File Size Considerations

I am using DT to organize my family history notes and documents. Many of these are jpg images of documents; pictures I have taken with my digital camera at NARA and other archives. As jpgs, they are rather large.

I am reading Joe Kissell’s “Getting Started w DT2” and note that he does not recommend using DT as a photo organizer. I use Adobe Lightroom for my images, adding metadata, etc., but I do want access to these jpgs in DT so that I can transcribe them and note the pertinent genealogical information. Will this cause enormous bloat? Should I consider keeping my entire DT database on an external drive? I use a desktop iMac with 520GB hard drive.

P.S. - Although I am new to DT, I am enjoying it’s potential to help bring order to my chaos!

You’re using Lightroom for part of the task, and so the jpgs are in one or more folders accessible in Finder already. You can index those folders in DT, too. That will take care of the “bloat” - which is really just avoiding having two copies of the same image on your disk. You’ll be able to view single instances of the same images in both Lightroom and DT, depending on the task you’re doing (tending to your metadata, in Lightroom, or tending to your annotations and notes, in DT).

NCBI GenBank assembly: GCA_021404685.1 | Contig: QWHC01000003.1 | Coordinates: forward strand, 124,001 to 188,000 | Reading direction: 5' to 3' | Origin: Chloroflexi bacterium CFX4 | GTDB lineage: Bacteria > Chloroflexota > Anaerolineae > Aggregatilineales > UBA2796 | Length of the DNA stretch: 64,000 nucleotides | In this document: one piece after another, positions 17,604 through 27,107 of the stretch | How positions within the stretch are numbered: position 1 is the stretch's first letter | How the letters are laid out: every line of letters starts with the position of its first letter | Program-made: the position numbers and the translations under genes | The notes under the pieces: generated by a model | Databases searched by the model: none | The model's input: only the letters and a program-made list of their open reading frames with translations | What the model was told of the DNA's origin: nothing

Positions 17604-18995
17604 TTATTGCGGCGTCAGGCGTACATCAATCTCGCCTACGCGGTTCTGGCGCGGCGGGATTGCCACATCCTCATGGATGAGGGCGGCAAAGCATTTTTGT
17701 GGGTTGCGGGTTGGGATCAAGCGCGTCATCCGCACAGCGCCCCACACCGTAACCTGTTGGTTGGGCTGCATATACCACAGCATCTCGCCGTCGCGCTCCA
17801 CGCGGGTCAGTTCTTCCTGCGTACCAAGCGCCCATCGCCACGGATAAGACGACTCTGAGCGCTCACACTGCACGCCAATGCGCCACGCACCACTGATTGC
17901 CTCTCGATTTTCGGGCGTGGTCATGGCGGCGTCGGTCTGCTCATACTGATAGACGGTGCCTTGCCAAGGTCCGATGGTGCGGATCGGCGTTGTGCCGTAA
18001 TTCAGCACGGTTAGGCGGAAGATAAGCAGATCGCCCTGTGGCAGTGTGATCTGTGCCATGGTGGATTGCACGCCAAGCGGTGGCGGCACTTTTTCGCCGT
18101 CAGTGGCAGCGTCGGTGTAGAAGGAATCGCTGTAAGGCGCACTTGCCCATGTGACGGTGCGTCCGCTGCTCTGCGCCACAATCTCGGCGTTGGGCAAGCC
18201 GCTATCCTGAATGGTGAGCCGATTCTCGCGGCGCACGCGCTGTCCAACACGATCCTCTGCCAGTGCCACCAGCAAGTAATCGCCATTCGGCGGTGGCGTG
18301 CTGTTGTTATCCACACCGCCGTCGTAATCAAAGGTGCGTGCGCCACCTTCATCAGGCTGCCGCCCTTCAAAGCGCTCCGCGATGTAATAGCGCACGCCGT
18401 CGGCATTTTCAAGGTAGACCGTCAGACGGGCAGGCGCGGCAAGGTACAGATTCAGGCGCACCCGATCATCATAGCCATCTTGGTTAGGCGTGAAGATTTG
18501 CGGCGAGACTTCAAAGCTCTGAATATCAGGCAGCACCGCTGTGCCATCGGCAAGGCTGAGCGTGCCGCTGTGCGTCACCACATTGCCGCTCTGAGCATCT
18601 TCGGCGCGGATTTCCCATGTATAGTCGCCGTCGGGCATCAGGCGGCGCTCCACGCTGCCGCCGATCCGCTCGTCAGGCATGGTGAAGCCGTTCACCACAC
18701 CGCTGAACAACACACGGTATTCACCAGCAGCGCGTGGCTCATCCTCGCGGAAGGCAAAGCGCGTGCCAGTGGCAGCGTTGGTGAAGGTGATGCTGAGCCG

What an obvious (and elegant) solution! I keep my LR photos and catalog on an external drive, and have DT on the hard drive… so the only problem might be if the hard drive is not online. DT probably doesn’t keep a “preview” or anything does it?


Only a thumbnail up to 256x256 pixels, see e.g. icon view.

Lightroom keeps previews of a larger size in its database. When the file is offline, the preview is persistent. The icons in DT much smaller (dependent on the original file pixel dimensions) and not persistent for indexed folders. If the indexed folder is offline, synchronization applied to that folder will disappear the folder and its icons. DT’s icon previews are a weak analogy to Lightroom’s previews.

I read Joe’s book too. I think his point was that you shouldn’t try to use DT as a general purpose photo organizer because there are much better tools for the job. It’s perfectly okay to store some of your photos in DT when it makes sense to keep them related to a specific project.